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How to repair and rebuild a cracked foundation for housing justice

There is no one silver bullet to help renters stay in their homes. It will take several strategies that give low-income renters power to stabilize neighborhoods and give poor people a fighting chance.


For decades, if not centuries, housing in Massachusetts communities has been defined by scarcity, exclusion, and an unwillingness to center policy in human needs. Redlining, racial covenants, underdevelopment of public transit, and prohibitions on common-sense protections for renters have compromised the foundation for a vibrant Commonwealth.

As stakeholders correct for years of inadequate and inequitable housing, we must do more than simply construct new roofs and walls. We need to legislate, produce, and preserve housing that responds to the varied needs in our neighborhoods. If we fail to do so, we will exacerbate displacement and racial segregation and further commodify our housing stock.


Today, Massachusetts’ average rents are about 50 percent higher than the national average and Boston is the second-most expensive US city to live in with average one-bedroom rents hovering around $3,000. Thousands of low-income renters who power our economy are pushed to the brink and home prices strain the limits of middle-class budgets. Even as racist and classist zoning laws have reduced opportunities for families to choose where they live, real estate speculation and price gouging have disrupted their lives.

Fortunately, opportunities exist for local and state leaders to build more equitable, diverse housing. Policy makers can guide communities with the resources and the responsibility we have to house every family. It isn’t enough just to build more housing near transit stops: every community needs to green-light multifamily housing, and the state must provide the resources to secure truly affordable development.

Given the choice, even communities that produce housing have been shown to reject affordability, allowing for new units to be overwhelmingly luxurious and unaffordable. The Commonwealth’s newest MBTA zoning policy — which mandates that cities and towns with access to public transportation allow more multifamily housing — should not only require more housing but should also establish baseline affordability goals for communities that lack inclusionary zoning, strengthen fair housing laws, and expand programs that secure long-term affordability. Massachusetts should give communities the ability to raise revenue through high-end real estate transfer fees that will finance the housing the state desperately needs.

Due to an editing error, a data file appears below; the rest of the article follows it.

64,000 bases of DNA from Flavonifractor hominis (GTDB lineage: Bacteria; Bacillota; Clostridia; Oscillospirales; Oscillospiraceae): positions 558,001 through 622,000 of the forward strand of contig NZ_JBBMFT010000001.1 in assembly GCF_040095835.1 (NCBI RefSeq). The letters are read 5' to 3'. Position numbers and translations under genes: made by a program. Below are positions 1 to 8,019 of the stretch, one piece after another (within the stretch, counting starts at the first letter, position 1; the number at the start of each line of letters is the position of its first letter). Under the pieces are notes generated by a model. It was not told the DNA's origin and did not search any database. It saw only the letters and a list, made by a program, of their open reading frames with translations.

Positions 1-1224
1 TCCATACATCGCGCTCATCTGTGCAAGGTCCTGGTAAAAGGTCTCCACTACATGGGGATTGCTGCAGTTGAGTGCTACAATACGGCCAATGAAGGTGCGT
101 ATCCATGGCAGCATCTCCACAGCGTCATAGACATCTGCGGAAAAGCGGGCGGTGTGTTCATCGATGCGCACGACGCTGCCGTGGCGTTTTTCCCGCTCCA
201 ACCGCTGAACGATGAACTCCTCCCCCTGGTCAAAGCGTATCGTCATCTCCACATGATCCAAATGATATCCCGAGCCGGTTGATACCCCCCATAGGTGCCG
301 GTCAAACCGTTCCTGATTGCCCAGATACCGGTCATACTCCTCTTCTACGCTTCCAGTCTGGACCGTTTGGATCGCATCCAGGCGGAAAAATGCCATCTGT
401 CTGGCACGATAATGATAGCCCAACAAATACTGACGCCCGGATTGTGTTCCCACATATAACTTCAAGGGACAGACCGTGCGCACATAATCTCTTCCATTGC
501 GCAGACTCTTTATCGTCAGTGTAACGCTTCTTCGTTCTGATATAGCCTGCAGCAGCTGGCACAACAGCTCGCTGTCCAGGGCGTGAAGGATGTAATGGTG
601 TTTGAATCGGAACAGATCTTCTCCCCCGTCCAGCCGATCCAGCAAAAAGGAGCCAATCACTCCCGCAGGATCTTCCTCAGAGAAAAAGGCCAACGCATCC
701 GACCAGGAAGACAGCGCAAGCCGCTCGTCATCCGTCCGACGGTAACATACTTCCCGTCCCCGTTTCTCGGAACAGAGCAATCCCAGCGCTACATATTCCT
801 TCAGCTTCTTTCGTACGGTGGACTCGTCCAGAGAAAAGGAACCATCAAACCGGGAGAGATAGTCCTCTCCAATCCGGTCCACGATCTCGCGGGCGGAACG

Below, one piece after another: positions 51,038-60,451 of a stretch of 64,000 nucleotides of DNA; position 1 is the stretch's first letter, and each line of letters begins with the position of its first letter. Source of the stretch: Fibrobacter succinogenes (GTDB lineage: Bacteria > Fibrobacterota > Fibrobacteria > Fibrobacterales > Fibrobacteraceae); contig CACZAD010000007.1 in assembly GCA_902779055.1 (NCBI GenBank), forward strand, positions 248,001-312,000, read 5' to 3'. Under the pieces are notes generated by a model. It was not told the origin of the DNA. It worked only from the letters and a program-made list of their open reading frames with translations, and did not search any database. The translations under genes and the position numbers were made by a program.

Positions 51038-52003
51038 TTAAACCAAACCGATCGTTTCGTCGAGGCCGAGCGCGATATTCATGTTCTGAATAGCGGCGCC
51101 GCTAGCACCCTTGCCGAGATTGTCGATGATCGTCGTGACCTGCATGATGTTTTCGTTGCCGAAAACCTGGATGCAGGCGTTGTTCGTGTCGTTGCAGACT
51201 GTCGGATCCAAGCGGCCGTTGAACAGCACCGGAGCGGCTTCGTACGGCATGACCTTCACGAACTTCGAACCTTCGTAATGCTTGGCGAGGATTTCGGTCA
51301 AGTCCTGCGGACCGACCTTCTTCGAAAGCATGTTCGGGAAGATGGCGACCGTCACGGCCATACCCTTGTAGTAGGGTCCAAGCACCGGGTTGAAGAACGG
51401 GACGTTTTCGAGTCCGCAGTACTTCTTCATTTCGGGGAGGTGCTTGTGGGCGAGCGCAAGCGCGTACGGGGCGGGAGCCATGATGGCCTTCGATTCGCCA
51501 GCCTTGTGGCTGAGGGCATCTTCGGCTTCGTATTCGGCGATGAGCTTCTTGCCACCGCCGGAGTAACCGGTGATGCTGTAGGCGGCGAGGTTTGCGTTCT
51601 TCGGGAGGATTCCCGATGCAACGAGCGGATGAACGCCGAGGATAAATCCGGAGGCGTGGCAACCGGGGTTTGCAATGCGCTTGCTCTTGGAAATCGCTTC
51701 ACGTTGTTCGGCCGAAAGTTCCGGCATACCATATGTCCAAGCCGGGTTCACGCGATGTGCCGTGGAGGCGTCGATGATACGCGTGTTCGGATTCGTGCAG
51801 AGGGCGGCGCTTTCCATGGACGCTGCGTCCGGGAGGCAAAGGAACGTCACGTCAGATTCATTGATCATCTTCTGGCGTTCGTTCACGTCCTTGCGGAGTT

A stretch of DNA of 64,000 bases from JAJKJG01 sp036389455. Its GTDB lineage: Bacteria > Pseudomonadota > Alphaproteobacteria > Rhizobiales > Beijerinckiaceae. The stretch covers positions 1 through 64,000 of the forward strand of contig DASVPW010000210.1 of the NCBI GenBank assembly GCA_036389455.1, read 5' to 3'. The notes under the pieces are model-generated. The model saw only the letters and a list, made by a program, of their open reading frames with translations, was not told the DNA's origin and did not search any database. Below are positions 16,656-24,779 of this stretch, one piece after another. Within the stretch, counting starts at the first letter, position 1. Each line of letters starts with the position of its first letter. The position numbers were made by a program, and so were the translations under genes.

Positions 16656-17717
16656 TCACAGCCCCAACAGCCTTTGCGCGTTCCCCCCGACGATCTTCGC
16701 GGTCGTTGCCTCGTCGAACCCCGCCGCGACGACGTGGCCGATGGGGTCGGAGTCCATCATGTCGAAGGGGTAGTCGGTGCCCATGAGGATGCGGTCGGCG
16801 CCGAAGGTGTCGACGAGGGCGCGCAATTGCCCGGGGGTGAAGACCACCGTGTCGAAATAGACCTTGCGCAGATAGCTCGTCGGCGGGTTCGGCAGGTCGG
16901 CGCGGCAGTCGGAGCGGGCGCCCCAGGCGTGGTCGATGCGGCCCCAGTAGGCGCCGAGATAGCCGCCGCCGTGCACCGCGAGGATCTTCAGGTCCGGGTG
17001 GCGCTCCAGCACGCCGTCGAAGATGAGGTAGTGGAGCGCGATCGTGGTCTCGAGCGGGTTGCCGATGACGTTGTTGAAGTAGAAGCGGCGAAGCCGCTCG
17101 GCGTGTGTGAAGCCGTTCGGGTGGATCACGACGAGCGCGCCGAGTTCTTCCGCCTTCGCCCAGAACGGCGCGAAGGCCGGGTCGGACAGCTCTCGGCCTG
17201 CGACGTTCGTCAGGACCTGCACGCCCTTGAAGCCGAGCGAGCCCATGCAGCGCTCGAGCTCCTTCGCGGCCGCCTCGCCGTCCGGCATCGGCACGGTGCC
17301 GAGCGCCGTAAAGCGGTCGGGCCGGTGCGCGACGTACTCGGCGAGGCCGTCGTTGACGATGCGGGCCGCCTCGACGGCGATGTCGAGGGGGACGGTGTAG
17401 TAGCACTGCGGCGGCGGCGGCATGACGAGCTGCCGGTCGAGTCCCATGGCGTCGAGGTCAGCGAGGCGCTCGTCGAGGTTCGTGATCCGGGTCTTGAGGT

There is no one silver bullet to help renters stay in their homes. It will take several strategies that give low-income renters power to stabilize neighborhoods and give poor people a fighting chance. Facing a displacement crisis, only made worse by the pandemic, renters need protection, predictability, and opportunities to participate in the real estate market. By enabling tenants’ first right to purchase their homes upon sale or foreclosure, funding statewide access to counsel programs, expanding the Massachusetts Rental Voucher Program, and preventing eviction without just cause, we can stem the tide that pushes communities apart. Some real estate interests have begun fearmongering, especially when discussing rent stabilization, without offering solutions short of removing all restrictions and building with reckless abandon. But that does not ensure people will be able to afford to live in the units, in fact it almost ensures that units sit empty and serve a portfolio for the superrich.

Finally, as the state continues to need more and more affordable units, we must protect the current stock. The Commonwealth must scale up resources to repair its aging public housing — ensuring a future for the lowest income families — and support home purchases by organizations like community land trusts as well as low-income home buyers. We can also support small landlords by providing tax credits to keep rents low and by allowing accessory dwelling units in every community.


This is how we repair and rebuild a cracked foundation for housing justice in Massachusetts: by reimagining every community as one where every individual and household has a chance to thrive.

Read more in the series: The rental question

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Senator Lydia Edwards represents the Third Suffolk District in the Massachusetts Legislature and cochairs the Joint Committee on Housing.